For more than a year now, I have written columns reflecting on the hard turn to the right that Montana, like many rural states, has taken. I have said that we’re better than the legislative crap that has been shoveled onto the law books which bans abortion, vilifies librarians, targets our LGBTQ+ brothers and sisters, and delegitimizes Native Americans. I have yearned for a return of the live-and-let-live spirit that seemed as much a part of my birthright as the Big Sky. And, I have asked openly if we were better than this.

But as I tossed and turned thinking about this most recent incident – one piece of rope around one utility pole – I have to be open to the idea that while I believe that Montana and Billings are better than that, what happens if we’re not?

This isn’t pearl clutching by an equally fragile snowflake. In the past year or so, our town has been blanketed with “White Lives Matter” stickers and pictures of an avowed Neo-Nazi etching a swastika and other white supremacist symbols on one of the most sacred Native American sites in the area.

From ‘Not in Our Town’ to not enough action
A sticker from the group “White Lives Matter” near Pioneer Park in Billings (Photo by the Daily Montanan).

Unlike the community solidarity of the 1990s, these other troubling scenarios were met with mostly silence.

What used to be an outrage is now just something that’s, at best, noted.

I could speculate on the root causes for the change, or how such outrageous events have been normalized. I could assert justifiably that without more pushback, we run the very real risk of endorsing such action by our own inaction.

Instead of treating these events as discrete, random events, perpetrated by unknown people while pretending we don’t know exactly, for certain, absolutely, precisely what they meant, we need to talk about the events more, and acknowledge the very real, very ugly common denominator — overt racism coupled with a threat.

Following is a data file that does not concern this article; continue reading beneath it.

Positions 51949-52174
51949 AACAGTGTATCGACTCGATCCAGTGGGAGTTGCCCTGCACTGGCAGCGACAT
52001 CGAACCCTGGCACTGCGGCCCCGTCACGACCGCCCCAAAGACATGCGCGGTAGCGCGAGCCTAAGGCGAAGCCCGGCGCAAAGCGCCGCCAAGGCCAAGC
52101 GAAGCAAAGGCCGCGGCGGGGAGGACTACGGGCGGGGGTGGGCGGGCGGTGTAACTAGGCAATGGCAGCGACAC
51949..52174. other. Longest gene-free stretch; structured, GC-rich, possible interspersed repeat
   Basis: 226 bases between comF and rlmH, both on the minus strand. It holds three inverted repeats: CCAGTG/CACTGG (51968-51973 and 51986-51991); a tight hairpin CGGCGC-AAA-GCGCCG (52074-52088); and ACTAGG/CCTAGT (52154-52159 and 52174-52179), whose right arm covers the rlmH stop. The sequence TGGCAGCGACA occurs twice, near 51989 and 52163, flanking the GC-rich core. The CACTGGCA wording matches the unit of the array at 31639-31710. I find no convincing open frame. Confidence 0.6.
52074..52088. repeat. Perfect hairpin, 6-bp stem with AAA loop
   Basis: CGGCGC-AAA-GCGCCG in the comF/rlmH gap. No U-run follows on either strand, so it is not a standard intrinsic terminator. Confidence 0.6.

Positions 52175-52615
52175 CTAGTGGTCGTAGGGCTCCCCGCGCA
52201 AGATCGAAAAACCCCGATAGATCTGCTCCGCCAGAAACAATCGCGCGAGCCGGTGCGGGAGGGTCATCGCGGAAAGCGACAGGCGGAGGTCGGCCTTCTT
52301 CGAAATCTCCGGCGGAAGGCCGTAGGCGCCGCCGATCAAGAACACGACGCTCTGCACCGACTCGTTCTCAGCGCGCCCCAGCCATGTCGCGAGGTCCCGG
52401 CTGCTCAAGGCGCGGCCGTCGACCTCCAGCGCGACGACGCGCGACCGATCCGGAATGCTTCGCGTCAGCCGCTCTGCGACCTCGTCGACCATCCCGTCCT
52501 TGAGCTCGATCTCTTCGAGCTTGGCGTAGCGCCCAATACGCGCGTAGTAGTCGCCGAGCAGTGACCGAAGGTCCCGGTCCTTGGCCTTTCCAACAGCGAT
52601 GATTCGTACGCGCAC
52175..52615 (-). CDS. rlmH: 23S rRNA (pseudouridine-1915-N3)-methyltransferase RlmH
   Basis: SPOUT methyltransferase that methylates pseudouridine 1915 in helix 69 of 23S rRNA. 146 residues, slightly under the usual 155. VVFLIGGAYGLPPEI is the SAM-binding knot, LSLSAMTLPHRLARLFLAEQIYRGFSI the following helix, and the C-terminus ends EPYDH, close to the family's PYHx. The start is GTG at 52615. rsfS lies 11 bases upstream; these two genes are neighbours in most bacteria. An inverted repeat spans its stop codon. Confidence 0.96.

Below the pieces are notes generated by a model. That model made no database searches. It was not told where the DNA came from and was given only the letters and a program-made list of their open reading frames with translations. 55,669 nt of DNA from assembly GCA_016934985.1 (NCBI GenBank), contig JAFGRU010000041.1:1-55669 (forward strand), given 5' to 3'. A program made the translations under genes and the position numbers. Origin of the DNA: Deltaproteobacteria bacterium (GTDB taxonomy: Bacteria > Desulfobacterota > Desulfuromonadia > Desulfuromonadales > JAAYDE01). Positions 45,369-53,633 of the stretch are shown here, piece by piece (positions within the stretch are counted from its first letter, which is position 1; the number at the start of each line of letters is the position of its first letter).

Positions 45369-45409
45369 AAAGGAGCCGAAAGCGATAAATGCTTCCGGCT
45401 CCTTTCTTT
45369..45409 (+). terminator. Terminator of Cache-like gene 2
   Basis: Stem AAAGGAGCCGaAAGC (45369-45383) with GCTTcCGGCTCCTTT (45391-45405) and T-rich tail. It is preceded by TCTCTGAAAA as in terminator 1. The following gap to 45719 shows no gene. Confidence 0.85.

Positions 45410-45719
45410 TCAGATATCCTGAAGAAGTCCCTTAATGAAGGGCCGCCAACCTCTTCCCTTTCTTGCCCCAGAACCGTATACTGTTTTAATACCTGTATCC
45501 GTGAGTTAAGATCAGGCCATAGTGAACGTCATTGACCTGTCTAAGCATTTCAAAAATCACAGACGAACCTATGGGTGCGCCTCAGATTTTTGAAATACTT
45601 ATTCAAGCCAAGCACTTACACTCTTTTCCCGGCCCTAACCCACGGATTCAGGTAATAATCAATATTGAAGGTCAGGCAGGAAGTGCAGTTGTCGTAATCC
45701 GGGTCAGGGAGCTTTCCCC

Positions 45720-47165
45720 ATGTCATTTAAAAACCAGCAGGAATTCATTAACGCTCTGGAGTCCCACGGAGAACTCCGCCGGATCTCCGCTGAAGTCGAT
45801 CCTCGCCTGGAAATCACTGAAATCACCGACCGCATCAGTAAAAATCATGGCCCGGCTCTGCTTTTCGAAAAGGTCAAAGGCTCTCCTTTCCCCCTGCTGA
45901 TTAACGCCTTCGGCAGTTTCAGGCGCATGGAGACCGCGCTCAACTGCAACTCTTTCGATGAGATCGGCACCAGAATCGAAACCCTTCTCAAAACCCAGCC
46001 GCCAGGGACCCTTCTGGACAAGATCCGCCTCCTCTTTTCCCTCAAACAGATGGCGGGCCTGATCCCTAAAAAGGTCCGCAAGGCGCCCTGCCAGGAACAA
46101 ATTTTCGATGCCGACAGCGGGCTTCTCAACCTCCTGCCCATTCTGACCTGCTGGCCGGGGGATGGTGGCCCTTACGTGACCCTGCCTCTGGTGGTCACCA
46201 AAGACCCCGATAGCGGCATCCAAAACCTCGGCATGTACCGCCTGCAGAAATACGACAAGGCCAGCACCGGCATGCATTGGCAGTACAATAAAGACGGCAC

If you don’t believe swastikas and nooses are menacing or correlated with hatred, try putting them on your house or Christmas tree.

We fear that by talking about the events in a more open way, we will somehow be labeled “that town” or “that state.” So, our silence in not addressing this in a more systemic, head-on way instead confirms that we indeed may be both of those things.

From ‘Not in Our Town’ to not enough action
White supremacist carvings in the Four Dances area, south of Billings. A white supremacist group has taken responsibility for them.

The only antidote I see for the sneaky symbols that just pop up randomly is to counteract them in a deliberate manner. I urge our leaders, regardless of political persuasion, to do more by acknowledging that even though different groups or individuals are responsible for them, they have one common message.

The very reason for studying history, something that cannot be changed, is in the hopes of not repeating the same past mistakes. Let history guide our actions, as those who led us previously met the challenge of racism head on, and not with weary indifference.

Speaking of history, Montana has a proud history of pushing back, too – from the early integration of some schools across the state, to Dolly Cusker Akers, the first female Native elected to the Legislature, to running the KKK out of Butte to the Not In Our Town movement.

Truly, there are enough examples to follow and plenty more to teach so that the same children who are growing up now do not come of age in a state where nooses and swastikas are as common as the silence which accompanies them.